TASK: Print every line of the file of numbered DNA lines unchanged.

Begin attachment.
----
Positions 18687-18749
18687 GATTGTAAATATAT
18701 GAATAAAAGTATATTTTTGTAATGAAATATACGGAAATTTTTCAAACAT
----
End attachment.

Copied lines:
Positions 18687-18749
18687 GATTGTAAATATAT
18701 GAATAAAAGTATATTTTTGTAATGAAATATACGGAAATTTTTCAAACAT